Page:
Made in U.K. by University of Cambridge in 1949

Electronic delay storage automatic computer (EDSAC) was an early British computer. Inspired by John von Neumann's seminal First Draft of a Report on the EDVAC, the machine was constructed by Maurice Wilkes and his team at the University of Cambridge Mathematical Laboratory in England. EDSAC was the second electronic digital stored-program computer to go into regular service. Later the project was supported by J. Lyons & Co. Ltd., a British firm, who were rewarded with the first commercially applied computer, LEO I, based on the EDSAC design. Work on EDSAC started during 1947, and it ran its first programs on 6 May 1949, when it calculated a table of squares and a list of prime numbers. EDSAC 1 was finally shut down on 11 July 1958, having been superseded by EDSAC 2, which remained in use until 1965.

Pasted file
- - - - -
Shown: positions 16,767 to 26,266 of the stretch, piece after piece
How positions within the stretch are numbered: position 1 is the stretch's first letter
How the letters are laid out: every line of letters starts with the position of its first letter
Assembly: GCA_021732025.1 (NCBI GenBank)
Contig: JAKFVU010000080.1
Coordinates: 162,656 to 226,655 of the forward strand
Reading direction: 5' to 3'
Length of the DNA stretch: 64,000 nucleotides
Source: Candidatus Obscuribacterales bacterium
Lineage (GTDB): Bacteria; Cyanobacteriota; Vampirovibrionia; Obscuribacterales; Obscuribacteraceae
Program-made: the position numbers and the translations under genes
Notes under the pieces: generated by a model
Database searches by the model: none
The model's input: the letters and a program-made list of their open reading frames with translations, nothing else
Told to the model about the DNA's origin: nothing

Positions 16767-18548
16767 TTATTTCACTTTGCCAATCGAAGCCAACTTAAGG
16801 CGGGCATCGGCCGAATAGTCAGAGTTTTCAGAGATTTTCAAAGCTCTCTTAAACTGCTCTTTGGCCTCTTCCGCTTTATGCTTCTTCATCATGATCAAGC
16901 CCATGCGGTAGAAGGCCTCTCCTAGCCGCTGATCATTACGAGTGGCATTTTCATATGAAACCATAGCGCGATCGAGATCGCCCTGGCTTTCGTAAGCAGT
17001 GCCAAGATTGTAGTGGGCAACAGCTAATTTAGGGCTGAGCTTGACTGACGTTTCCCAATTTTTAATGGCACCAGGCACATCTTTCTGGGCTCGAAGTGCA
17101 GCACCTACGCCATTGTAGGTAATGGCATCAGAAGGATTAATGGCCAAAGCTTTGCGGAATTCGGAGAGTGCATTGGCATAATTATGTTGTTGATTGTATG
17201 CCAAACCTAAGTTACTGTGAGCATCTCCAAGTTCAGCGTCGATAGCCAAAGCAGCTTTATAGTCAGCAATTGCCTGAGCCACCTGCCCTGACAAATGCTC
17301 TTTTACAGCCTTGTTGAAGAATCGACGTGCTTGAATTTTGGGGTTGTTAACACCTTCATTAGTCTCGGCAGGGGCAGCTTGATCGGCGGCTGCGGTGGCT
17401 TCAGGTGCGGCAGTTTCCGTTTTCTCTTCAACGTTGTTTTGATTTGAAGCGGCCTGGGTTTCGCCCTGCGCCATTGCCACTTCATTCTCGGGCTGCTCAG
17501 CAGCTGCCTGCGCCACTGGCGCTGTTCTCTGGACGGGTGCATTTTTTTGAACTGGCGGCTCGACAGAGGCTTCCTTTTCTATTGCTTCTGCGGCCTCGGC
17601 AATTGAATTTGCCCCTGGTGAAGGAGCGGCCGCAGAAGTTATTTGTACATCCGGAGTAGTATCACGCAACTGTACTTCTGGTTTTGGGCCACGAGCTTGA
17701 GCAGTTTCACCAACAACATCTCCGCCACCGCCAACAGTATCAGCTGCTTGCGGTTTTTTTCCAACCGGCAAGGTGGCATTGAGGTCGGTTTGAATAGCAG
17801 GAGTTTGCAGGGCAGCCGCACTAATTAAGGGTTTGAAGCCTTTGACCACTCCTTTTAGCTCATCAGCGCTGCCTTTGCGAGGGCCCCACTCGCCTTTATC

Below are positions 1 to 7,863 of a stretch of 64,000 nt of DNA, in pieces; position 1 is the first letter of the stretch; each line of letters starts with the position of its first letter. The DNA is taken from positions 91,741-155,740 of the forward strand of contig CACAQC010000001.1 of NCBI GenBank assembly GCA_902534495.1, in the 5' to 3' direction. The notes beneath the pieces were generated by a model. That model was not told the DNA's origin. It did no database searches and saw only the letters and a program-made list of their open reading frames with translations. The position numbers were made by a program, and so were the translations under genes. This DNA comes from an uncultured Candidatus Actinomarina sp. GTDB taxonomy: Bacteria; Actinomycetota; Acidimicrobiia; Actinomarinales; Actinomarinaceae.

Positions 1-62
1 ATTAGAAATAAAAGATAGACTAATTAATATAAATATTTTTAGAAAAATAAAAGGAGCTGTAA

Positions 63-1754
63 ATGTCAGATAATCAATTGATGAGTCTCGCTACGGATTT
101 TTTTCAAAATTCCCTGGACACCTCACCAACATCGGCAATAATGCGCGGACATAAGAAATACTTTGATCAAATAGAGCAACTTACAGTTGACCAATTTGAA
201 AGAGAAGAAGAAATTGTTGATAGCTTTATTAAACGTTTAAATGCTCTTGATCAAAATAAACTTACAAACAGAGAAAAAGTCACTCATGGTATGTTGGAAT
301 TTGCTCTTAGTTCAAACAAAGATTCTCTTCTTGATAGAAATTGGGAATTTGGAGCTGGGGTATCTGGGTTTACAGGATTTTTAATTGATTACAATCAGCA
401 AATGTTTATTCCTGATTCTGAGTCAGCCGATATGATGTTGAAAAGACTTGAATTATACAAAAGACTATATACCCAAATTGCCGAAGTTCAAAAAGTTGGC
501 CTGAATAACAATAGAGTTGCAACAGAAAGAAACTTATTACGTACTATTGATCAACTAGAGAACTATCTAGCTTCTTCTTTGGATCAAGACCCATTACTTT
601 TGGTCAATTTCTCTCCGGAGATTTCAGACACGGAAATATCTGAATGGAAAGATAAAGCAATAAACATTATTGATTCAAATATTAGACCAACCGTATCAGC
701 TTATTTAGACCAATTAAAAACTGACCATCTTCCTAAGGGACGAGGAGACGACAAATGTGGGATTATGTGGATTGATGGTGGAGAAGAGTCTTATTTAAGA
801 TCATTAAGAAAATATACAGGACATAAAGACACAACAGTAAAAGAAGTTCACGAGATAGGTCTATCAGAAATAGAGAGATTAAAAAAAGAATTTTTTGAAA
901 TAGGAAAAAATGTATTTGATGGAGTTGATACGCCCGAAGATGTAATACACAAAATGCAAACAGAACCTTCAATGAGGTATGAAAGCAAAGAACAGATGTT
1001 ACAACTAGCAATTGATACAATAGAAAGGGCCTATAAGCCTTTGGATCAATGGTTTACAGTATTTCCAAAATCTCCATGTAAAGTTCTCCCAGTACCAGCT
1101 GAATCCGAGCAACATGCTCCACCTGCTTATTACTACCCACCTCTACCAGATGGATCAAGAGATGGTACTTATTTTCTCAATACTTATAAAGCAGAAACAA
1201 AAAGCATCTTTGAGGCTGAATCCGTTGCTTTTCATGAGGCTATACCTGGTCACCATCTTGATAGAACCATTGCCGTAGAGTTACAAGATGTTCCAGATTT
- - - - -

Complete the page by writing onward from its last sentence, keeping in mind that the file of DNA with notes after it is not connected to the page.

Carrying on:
Source: Wikipedia

The Edsac Simulator

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